Neighbor complained: Draining pool.

Thinkly

Well-known member
Oct 12, 2009
299
#1
For the first time since I've owned a pool I had a neighbor confront me because my pool draining " flooded" his back yard and he couldn't mow.

This neighbor lives 2 doors down and oddly enough the neighbor between us didn't say anything.

Anyway, I drain my pool out behind my back fence. There is a city owned multi use path that is built up behind all of our houses which tends to chanel water laterally instead of towards the street. (There are no houses behind any of our properties, only the walking path.)

I can sympathize with his feelings and I guess I'll have to find a new option and divert the water out in to the street in front of our houses. However I'm anticipating I might get even more complaints. With a 2" hose and 9 hours of draining, I'm almost certain someone will complain about the water in the street. What does the law say on this?
 

jblizzle

Mod Squad
TFP Expert
LifeTime Supporter
May 19, 2010
41,197
Tucson, AZ
#3
Laws vary. Contact your local municipality authority. Instead of opening that can of worms, might better talk to neighbors to coordinate when they want to mow
 

BBBwannabe

Active member
Aug 17, 2016
33
Southlake, TX
#4
In my city, it is against code to drain pool water into street/storm drains. We are required to drain into the plumbing system clean outs of the house. If you do this, be careful not to flood the house. You should frequently check inside make sure the plumbing system is not overwhelmed.
 
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Thinkly

Thinkly

Well-known member
Oct 12, 2009
299
#5
I've thought of discussing with him next time to see if he is going to be mowing. Hard to tell if he'll be agreeable. His attitude today was like I was trying to flood his house intentionally which I wasn't. And there is no way it could reach his house anyway if graded properly, which it probably is. These are all newer houses.

Funny thing is he probably never even would have figured out where it was coming from if he didn't happen to ride his riding mower behind my house to see it.
 

DencoPaul

Active member
May 10, 2012
36
North DFW, TX
#6
In my city, it is against code to drain pool water into street/storm drains. We are required to drain into the plumbing system clean outs of the house.
My small town does not have such a code but I do this anyway--and the five neighbors who have stained (temporarily, it eventually goes away within a year) the cement curbs and streets by draining into the road got a kind lesson from me on how to properly drain. To me, code or no code, mowing neighbors or whatever, this is the proper way to drain.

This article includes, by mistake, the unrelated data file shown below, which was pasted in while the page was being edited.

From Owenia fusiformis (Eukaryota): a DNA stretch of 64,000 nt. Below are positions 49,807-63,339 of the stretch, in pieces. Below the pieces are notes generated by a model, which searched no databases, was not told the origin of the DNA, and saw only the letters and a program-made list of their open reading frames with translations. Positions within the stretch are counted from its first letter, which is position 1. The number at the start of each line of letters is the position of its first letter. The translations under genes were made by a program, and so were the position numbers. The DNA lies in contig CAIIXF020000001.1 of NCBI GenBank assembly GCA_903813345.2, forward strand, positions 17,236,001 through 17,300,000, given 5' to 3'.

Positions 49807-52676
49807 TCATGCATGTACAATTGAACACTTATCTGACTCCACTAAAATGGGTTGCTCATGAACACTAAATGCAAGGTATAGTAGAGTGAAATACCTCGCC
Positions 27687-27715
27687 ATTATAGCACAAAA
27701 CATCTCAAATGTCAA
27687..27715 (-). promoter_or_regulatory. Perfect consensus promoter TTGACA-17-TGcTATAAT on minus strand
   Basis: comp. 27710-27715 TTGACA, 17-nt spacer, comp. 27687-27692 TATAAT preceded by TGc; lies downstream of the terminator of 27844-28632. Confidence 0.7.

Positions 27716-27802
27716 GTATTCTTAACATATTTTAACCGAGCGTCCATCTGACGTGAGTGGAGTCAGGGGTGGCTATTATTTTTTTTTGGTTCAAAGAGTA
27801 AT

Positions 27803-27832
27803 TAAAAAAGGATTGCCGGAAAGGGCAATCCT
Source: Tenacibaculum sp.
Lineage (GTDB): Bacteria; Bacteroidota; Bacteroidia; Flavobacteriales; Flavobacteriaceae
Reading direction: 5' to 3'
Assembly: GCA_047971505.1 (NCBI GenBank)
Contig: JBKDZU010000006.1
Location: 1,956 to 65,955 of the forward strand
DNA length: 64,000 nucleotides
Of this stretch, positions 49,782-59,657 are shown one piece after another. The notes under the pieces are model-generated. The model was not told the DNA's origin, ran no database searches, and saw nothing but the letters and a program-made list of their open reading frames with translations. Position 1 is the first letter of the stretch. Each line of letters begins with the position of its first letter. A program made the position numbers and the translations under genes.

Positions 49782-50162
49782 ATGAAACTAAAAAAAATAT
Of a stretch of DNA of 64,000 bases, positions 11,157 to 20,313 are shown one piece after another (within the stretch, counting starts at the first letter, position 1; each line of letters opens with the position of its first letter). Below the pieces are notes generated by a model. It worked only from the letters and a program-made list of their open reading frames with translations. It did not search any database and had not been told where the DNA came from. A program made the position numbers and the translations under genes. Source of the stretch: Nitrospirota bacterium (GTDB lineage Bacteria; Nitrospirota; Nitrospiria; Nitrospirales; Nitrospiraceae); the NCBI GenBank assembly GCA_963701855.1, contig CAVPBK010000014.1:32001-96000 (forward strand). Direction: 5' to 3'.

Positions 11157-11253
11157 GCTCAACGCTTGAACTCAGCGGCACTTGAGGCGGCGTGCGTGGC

I get that if you live out on five+ acres somewhere OR do not have city sewer, draining out in a field or country road is no issue. But in a subdivision type area, it seems kind of being a bad neighbor. No offense to anyone, just the way I look at things.

That said, I still backwash into my side yard but it drains well and never creates a problem--and obviously much less water than full drain. Even still, I feel a little bad about it and have plans to extend my backwash opening underground and tie it into my drain tap in the front flower bed. However, doing so would require disrupting the beds. I have designs on redoing the landscaping in that area (been talking about it for ??? years), so figure I will do that when I tear up the beds--two birds with one stone.

I guess my only question is why a full drain. I see you are in Kansas, so you situation (and winters) is far different than what we have in North Texas but a full drain? Maybe this is only occasional but I inferred it was an annual occurrence. I have had to drain half my pool a couple of times because CYA got too high but I never understood, excepting for CYA or replaster or repair, the need for an annual full drain. Not judging, just interested to know why this would be a regular thing.

- - - Updated - - -

And yes, if you drain into main tap, be sure to check the lowest drain inside your house (usually a tub) for water backing up. It is rare and after about 30 minutes, if it is not backing up, no worries to check again. Of course, if it is backing up, likely you have a blockage between that point and out to street that will need to be addressed, not just for pool water but your overall plumbing will become problematic if you do not rectify.
 

jason176

Active member
Apr 3, 2016
39
Kankakee Il
#7